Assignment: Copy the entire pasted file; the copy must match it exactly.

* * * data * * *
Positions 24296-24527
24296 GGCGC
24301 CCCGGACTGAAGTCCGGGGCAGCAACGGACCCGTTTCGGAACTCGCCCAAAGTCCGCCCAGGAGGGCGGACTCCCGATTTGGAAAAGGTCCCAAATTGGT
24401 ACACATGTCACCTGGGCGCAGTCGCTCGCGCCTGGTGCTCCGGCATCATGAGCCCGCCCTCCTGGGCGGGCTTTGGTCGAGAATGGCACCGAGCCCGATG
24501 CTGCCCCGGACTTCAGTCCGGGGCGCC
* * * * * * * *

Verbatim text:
Positions 24296-24527
24296 GGCGC
24301 CCCGGACTGAAGTCCGGGGCAGCAACGGACCCGTTTCGGAACTCGCCCAAAGTCCGCCCAGGAGGGCGGACTCCCGATTTGGAAAAGGTCCCAAATTGGT
24401 ACACATGTCACCTGGGCGCAGTCGCTCGCGCCTGGTGCTCCGGCATCATGAGCCCGCCCTCCTGGGCGGGCTTTGGTCGAGAATGGCACCGAGCCCGATG
24501 CTGCCCCGGACTTCAGTCCGGGGCGCC